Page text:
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Posts Tagged ‘honor killings’

Why are Feminists Not Standing Up for Israel?

Sunday, March 30th, 2014

T.S. Eliot was wrong. March, not April, is the cruelest month. Certainly it is at New York University.  In the early days of the month a conference took place there on “Circuits of Influence: United State, Israel, and Palestine.”  The conference was organized by Lisa Duggan, Professor of Social and Cultural Analysis, whose academic fields at NYU are listed as lesbian and gay studies, and the history of gender and sexuality.

Professor Duggan is a gender scholar rather than a political scientist renowned for expertise in Middle East history and politics. She is presently president-elect of the American Studies Association (ASA) that on December 4, 2013 disgraced itself and the academic world by its ignorance, its bias, and its bigotry in calling for a boycott of Israeli academic institutions. The resolution of the ASA, by 66 per cent of voters, endorsed the Palestinian call for a boycott because of alleged denial of Palestinian basic rights by Israel. The resolution said nothing about the denial of women’s basic rights by Palestinians and other Arabs.

Professor Duggan’s invitation to the conference was ironic. It was sent only to selected recipients, and said, “Please do not post or circulate the flyer (about the conference). We are trying to avoid press, protestors, and publication.” It was ironic because the conference avoided confrontation by inviting only those who were not known for their pro-Israeli views.

The NYU meeting was not exactly secret, but it was a closed-door conference. To no great surprise, it coincided with the celebration of Israel Apartheid Week. It may perhaps have been described as a meeting discussing the Protocols of the Learned Leaders of the boycotters or the New York friends of the ASA.
It is not clear, though one can guess the reasons, why leaders of an association created to deal with American studies, and especially if they are most interested in women’s issues, make declarations on Middle Eastern affairs or why they are primarily or solely concerned with the State of Israel. One would have thought that Professor Duggan and other members of the ASA might be more properly concerned with the problems that women encounter in Arab Middle East societies, including that of Palestinian.

The nature of those problems is detailed in reports of NGO Monitor and various think tanks. Women in all the Middle East countries, except Israel, have few rights, and do not enjoy equality with men. The gender gap in those countries is among the highest in the world. Women are discriminated against in almost all relationships and activities, in marriage, divorce, child custody, and inheritance. They are restricted in movement, expression, and work opportunities. Women suffer from being forced into child marriage, female genital mutilation, and “honor” crimes, which may be punished by death.

Professor Duggan and her ASA colleagues must know that there has been no significant improvement in women’s lives in spite of the “Arab spring.” In most Arab countries women are marginalized; in Islamic societies they are repressed. She should know that the lack of freedom for women in all Middle East countries, except Israel, is a major problem in the world today. Have she and her colleagues in the ASA, reported on this? Are they so concerned with their ideological attack on Israel that they have no time or thought for the political and social freedom of women? Even though they are supposedly interested in American studies, why do the members of ASA not state clearly and unequivocally that women in the Arab world including the Palestinians should enjoy the same rights and opportunities as women in Israel?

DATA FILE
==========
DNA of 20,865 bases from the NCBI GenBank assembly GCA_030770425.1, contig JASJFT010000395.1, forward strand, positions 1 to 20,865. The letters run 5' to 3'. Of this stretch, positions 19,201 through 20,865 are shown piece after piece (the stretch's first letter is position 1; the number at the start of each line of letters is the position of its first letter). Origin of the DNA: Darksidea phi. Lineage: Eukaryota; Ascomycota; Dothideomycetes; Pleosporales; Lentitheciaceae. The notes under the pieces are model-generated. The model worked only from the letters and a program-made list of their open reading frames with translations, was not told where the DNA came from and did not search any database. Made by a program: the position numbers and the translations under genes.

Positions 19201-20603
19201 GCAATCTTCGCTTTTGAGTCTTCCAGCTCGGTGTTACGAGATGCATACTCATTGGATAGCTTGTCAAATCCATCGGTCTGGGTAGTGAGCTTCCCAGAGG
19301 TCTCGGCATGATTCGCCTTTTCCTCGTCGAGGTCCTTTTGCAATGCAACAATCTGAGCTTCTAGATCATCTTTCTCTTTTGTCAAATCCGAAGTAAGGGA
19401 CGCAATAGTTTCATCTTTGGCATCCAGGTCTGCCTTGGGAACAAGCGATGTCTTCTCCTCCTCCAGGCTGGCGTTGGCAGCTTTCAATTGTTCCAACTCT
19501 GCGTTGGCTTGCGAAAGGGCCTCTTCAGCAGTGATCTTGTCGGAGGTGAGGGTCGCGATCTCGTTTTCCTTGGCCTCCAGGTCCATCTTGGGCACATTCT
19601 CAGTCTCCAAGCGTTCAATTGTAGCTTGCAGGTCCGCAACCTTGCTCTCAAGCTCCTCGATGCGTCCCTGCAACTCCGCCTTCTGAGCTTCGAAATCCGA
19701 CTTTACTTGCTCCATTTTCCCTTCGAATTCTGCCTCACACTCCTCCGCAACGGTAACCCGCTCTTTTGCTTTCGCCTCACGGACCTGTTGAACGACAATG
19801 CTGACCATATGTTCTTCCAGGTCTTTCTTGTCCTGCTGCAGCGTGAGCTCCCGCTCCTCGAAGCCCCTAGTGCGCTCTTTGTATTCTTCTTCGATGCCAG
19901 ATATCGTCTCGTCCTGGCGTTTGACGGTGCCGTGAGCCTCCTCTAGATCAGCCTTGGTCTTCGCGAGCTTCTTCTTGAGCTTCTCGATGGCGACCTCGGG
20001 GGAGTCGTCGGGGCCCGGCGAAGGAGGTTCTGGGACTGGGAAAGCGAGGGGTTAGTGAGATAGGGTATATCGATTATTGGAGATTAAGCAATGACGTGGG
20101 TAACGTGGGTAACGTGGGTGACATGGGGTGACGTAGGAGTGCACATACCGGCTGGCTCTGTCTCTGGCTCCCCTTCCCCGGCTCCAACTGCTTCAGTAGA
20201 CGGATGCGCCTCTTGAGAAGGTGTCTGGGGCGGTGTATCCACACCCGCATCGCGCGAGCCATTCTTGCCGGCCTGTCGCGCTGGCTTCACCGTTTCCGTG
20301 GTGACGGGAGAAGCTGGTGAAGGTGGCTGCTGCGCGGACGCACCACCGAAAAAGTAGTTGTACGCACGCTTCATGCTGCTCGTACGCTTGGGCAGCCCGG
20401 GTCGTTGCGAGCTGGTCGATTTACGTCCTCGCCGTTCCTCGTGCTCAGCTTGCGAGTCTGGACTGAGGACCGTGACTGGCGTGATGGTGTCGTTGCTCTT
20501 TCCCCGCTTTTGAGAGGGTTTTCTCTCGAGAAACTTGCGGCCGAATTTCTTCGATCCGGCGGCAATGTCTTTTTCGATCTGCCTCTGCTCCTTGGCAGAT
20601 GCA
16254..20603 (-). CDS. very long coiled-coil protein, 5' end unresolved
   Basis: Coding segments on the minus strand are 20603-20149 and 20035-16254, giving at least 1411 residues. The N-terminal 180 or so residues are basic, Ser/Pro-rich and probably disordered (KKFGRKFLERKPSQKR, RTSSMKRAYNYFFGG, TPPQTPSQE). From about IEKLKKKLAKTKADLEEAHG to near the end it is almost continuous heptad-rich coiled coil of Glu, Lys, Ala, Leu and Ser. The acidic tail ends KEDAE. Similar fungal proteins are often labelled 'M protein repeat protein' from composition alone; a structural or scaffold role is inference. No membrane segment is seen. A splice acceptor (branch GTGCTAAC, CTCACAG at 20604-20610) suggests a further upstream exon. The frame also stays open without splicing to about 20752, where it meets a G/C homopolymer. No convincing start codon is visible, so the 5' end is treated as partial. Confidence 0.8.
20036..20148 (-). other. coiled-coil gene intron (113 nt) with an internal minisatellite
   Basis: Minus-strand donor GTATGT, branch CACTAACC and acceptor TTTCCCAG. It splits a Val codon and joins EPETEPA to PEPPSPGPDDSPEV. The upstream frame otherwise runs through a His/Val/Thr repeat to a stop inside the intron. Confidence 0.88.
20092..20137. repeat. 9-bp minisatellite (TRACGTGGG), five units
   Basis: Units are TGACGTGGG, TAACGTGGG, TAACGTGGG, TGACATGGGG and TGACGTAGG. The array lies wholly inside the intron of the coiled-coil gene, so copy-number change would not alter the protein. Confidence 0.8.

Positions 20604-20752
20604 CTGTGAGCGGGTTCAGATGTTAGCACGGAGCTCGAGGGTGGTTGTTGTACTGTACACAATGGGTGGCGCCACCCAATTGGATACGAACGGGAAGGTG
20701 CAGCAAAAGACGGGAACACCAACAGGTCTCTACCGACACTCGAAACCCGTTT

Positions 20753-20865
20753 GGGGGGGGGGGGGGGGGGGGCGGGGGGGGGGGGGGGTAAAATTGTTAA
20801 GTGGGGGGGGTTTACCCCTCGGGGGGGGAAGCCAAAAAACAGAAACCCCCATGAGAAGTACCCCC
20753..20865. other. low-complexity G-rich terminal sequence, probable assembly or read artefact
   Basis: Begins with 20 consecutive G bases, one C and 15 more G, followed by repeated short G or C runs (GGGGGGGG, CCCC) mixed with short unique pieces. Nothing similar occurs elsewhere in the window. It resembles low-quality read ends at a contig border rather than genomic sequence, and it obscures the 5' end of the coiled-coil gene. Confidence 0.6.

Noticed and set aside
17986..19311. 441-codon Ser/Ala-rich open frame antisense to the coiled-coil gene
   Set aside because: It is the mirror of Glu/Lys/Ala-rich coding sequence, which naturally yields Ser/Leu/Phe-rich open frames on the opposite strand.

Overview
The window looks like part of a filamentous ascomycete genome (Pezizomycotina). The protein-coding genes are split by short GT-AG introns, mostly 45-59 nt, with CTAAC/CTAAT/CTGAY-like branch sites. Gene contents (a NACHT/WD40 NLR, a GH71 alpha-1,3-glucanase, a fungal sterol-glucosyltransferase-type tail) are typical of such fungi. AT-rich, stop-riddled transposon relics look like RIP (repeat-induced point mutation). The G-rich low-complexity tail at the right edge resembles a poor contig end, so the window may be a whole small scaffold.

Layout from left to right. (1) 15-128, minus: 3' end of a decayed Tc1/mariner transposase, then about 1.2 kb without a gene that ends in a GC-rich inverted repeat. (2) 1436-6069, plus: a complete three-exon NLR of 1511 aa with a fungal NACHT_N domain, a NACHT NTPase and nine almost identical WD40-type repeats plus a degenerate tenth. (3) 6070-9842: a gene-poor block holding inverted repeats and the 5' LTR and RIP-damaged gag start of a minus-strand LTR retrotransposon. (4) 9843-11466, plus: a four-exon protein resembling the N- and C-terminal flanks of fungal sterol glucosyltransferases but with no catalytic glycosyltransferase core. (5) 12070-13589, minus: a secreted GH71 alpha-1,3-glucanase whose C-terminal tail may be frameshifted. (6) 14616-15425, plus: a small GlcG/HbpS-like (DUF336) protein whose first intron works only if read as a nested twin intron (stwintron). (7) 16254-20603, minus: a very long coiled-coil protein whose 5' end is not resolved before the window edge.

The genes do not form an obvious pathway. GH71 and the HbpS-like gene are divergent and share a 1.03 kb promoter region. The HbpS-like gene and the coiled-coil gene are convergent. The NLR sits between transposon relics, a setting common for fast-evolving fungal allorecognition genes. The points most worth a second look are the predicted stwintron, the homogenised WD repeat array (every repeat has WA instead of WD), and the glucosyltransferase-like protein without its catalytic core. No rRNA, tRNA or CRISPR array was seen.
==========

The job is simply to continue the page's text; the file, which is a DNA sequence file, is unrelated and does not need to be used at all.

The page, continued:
Let’s deliver a clear message from the 1993 UN Vienna Declaration to Duggan and the ignorant and biased boycotters of Israel.  The Declaration called for the full and equal participation of women in political, civil, economic, social and cultural life, at all levels, and eradication of all forms of discrimination on grounds of sex.

It may well be, as the UN Arab Human Development report of 2005 said, that it is beyond the power and resources of women’s movements to affect the condition of women in the Middle East. But perhaps Duggan, with the support of other women in the ASA, might have organized a conference on the subject. She might have addressed the problem of why the 2011 departure of dictators in Egypt, Tunisia, Yemen, and Libya has not led to fundamental reforms for women.

The UN Arab Human Development Reports (AHDR), written by Arab scholars about conditions in the 22 member states of the Arab League, have recognized the major problem: the oppression of women. Women suffer from inequality with men and are vulnerable to discrimination in law and in practice.  The prevailing masculine culture and values view women as dependents of men.  Those AHDR reports clearly state the need for change: Arab societies must provide for the complete empowerment of Arab women. Specifically, they should deal with illiteracy (more than half of Arab women are illiterate), the low rate of education of women, maternal mortality, and the low participation of women in politics.

The statistics in the Global Gender Gap Index, compiled by the World Economic Forum, which measures gender-based disparities, confirms the AHDR conclusions. Of the 136 countries analyzed in terms of the access of women to education, political participation, economic opportunity, and health, the Arab countries come last. Political empowerment of women in Saudi Arabia and Qatar is listed as zero.

Gender-based discrimination exists in personal status laws which require permission of a male relative for marriage, favor husbands in divorce cases, give fathers the rights in child guardianship, restrict freedom of movement, make it difficult for women to get a passport, and deprive women of their proper inheritance. In the law courts the testimony of women is regarded as of less value than that of men in a number of countries. Dress codes for women are enforced by the religious police force.